Our new member dues are some of the most affordable of any law enforcement organization anywhere.
Only $5.00 to renew every year? You can't beat a deal like this.
Charity Franco, Secretary/Treasurer
"The purpose of the CBPOA shall be to promote the cooperation and understanding of all persons involved in the enforcement of laws of the State of Texas and of the United States; the continued and convenient interchange of information and training between various Federal, State and local agencies, and to conduct ourselves in a manner that
"The purpose of the CBPOA shall be to promote the cooperation and understanding of all persons involved in the enforcement of laws of the State of Texas and of the United States; the continued and convenient interchange of information and training between various Federal, State and local agencies, and to conduct ourselves in a manner that will gain the respect of those we serve and to constantly strive to improve our position.'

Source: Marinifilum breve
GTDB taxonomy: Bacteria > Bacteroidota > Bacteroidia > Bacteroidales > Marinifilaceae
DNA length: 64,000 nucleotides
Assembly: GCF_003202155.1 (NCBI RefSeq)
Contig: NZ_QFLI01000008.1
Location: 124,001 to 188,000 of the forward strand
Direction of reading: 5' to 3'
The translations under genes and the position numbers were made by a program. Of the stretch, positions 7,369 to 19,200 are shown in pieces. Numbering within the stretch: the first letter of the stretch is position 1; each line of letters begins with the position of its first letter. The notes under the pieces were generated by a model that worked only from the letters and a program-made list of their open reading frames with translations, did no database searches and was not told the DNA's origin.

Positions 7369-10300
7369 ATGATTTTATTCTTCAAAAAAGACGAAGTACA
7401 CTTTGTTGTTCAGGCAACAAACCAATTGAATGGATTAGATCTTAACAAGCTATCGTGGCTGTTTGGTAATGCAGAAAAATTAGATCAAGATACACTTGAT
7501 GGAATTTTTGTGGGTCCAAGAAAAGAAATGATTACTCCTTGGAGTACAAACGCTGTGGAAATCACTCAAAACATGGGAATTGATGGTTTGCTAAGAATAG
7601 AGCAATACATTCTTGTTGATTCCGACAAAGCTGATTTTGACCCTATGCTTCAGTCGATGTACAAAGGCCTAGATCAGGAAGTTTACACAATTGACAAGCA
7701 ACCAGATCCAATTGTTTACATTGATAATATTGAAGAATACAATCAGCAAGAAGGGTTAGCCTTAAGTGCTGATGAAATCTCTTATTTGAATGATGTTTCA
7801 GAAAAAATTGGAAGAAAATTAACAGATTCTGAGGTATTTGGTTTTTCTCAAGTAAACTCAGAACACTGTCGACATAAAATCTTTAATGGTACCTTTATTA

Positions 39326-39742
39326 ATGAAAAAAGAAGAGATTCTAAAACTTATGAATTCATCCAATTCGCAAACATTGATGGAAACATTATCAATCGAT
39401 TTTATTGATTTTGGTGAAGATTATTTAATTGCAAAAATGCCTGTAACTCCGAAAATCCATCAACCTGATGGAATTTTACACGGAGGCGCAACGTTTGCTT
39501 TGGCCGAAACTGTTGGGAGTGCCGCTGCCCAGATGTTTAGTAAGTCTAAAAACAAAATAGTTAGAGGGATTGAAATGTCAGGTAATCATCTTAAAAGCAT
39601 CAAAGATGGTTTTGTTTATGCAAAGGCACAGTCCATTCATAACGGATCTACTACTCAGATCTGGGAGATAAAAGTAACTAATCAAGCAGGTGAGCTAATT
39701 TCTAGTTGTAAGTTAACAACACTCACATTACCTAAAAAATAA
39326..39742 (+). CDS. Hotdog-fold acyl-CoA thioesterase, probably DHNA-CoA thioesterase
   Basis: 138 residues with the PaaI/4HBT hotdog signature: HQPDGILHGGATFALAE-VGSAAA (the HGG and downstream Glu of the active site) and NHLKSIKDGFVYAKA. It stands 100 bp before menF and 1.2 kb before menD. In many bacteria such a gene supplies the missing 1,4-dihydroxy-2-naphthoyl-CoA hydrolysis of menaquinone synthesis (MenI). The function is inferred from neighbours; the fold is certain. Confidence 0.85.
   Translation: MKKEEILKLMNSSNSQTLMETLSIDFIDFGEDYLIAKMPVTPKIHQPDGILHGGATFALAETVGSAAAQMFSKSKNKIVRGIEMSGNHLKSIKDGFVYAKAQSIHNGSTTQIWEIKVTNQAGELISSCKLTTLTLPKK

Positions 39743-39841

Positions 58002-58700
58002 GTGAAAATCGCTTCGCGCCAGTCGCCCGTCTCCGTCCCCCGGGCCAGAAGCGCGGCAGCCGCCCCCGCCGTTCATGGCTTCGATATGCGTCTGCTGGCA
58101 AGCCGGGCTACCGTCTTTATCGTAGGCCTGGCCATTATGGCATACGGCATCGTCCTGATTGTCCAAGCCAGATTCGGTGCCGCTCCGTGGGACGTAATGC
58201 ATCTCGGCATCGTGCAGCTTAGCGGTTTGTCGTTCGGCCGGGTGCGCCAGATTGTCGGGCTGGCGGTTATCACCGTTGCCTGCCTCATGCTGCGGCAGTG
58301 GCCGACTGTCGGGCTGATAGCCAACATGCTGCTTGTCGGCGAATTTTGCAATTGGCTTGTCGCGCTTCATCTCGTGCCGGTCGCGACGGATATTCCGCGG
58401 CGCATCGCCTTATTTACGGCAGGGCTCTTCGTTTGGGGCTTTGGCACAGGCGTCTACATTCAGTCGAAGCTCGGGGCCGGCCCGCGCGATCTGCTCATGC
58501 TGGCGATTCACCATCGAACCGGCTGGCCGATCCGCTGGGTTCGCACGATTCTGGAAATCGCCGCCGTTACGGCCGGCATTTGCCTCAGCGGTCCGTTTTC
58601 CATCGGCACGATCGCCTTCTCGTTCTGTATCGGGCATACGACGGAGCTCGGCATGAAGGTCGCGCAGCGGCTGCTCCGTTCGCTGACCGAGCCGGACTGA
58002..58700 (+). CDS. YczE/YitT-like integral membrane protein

The Coastal Bend Peace Officers Association is responsible for awarding thousands of dollars of scholarship money each year to qualified and responsible sons and daughters of CBPOA members who wish to carry on the tradition of law enforcement and law enforcement related fields.
Whether you help through providing meeting locations, volunteering your time, or spreading our mission through word-of-mouth, thank you. We couldn't accomplish our goals without the help of members like you.
If you have a student who is in need of a scholarship, click on the "DOWNLOAD" buttons below to print up the "SCHOLARSHIP APPLICATION" and the "SCHOLARSHIP REQUIREMENTS" FORMS